Traditionally farmers have made use of boom sprayers and high-rise sprayers to apply crop chemicals. ‘High boy’ sprayers have also become extremely popular later in a season when it is difficult for traditional sprayers to enter the field. The fundamental problem with these high boy sprayers is the high cost of the machines, which has made it impossible to implement across the board in farms across Africa. This means that most farmers are still making use of contracted aerial crop sprayers during these times in the season, as it is still cheaper than buying and operating one of these high boy sprayers.

These contractors, however, are highly affected by weather and cannot always spray when the time comes, leading to high doses of herbicides and pesticides being applied long after the correct time for application. This impacts the effectiveness of chemicals applied. Expenditure on chemicals is high, so it is crucial for farmers to make use of these substances in the most effective way possible.

Drone herbicide and pesticide application is still a new term in Africa, but it seems to solve the above problems:

  1. This chemical application by drones is a lot cheaper than traditional high boy sprayers and does not require the farmer to be or to hire in a traditional commercial aircraft crop sprayer. Only a special drone licence is required to control these drones with the aid of flight planning software.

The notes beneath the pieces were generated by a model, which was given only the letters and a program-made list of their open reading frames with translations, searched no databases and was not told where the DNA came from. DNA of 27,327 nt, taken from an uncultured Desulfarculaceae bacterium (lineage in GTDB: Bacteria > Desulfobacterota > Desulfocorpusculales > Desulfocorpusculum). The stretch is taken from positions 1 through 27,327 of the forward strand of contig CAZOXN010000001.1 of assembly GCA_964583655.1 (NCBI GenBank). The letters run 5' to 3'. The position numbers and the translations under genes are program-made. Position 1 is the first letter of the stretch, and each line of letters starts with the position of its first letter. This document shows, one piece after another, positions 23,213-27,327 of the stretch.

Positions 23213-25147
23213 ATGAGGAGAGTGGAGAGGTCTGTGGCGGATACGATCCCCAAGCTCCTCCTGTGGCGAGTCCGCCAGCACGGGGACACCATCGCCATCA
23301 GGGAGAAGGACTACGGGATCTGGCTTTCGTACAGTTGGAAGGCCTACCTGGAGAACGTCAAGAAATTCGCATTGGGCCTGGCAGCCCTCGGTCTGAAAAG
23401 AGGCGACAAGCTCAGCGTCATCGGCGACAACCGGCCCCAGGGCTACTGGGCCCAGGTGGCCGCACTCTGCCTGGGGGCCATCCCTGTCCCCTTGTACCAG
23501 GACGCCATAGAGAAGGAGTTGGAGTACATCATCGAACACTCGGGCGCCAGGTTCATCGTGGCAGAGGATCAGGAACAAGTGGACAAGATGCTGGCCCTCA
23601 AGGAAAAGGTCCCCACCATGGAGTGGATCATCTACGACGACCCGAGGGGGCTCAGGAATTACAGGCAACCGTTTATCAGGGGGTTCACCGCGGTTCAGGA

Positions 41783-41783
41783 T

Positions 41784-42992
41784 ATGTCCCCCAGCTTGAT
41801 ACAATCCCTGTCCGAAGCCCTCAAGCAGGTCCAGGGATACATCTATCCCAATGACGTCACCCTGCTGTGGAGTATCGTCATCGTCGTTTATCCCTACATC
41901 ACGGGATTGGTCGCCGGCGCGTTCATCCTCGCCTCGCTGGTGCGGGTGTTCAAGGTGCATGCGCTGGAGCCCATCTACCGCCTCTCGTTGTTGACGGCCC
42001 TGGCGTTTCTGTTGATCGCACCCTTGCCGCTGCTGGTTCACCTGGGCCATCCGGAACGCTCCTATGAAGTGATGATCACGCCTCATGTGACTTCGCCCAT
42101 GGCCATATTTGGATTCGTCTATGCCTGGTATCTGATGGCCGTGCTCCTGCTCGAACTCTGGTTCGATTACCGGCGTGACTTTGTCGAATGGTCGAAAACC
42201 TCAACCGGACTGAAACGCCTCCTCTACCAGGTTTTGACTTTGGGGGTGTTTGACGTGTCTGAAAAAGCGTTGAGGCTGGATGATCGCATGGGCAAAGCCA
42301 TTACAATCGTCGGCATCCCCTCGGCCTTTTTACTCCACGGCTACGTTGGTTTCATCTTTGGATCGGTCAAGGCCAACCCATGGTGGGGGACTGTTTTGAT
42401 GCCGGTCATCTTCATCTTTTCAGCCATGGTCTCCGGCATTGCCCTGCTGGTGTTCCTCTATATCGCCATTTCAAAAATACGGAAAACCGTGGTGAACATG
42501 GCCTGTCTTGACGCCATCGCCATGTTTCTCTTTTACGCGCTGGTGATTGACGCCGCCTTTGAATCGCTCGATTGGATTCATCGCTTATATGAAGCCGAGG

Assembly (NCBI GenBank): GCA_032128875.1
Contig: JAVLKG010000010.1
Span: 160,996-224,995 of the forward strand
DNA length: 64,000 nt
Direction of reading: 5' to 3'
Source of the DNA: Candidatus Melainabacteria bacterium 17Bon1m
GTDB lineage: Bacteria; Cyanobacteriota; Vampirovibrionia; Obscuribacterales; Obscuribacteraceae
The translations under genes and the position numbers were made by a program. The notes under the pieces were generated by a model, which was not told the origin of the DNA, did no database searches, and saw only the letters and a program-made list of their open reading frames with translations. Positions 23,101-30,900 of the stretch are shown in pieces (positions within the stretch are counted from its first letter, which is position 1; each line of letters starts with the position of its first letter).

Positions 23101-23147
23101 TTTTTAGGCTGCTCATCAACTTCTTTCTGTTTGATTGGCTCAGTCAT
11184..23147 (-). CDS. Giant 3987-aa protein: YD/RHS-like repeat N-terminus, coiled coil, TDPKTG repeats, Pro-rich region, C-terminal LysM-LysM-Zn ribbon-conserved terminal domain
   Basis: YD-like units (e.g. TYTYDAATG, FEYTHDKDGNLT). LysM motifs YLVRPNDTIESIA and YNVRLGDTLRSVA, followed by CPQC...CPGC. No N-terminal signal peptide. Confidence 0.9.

2. Chemical spraying drones also allow a farmer to spray more hectares within a day than was originally possible.
  3. Farmers can carry out their applications on time, as there is no waiting on a contractor before applying herbicides or pesticides.

Chemical Spraying Issues with Drone Technology

Spray Drift

As with all new developments, there are some concerns that do warrant attention. Most of the concerns have to do with spray drift, as this can be detrimental if some chemicals land on non-target crops. Spray drift occurs when the wind carries away molecules from the intended area. This becomes more of an issue when dealing with small spray particle sizes. With drone spraying, most drones have a small payload, and thus the amount of water applied per hectare is lower than with traditional methods. With these low water volumes, the particle sizing is also lower and thus more susceptible to drift. New nozzle technology and new products, like Mist Control and Interlock (drift retardants which are added to tank mixtures) are being proposed to control drift.

Statutory Regulations

Another issue under the spotlight are the regulations regarding the use of agricultural drones. Although rulings in the United States allow for this use, most countries worldwide are still lagging with their regulations. It does, however, appear that the pros outweigh the cons of using drones in agriculture at this stage.

Unitrans Africa Precision Agriculture Services

Unitrans Africa is a leader in precision agriculture technology in Africa. They have built up a large footprint in Africa owing to expertise and reputation for constant agricultural innovation. They now have a solid base of agricultural operations in many African countries such as Malawi, Zambia, Tanzania and Mozambique.

Together with other precision agriculture practices, which Unitrans Africa offers (soil sampling, VRA fertiliser application, field levelling and yield mapping), drone surveying may be part of the process to address all aspects of your farming initiatives, in order to reduce costs and increase yields.

Find out more about Unitrans Africa’s values of innovation, honesty, excellence, unity, safety and constancy, as well as their ability to provide comprehensive contributions to farming operations by contacting them via email.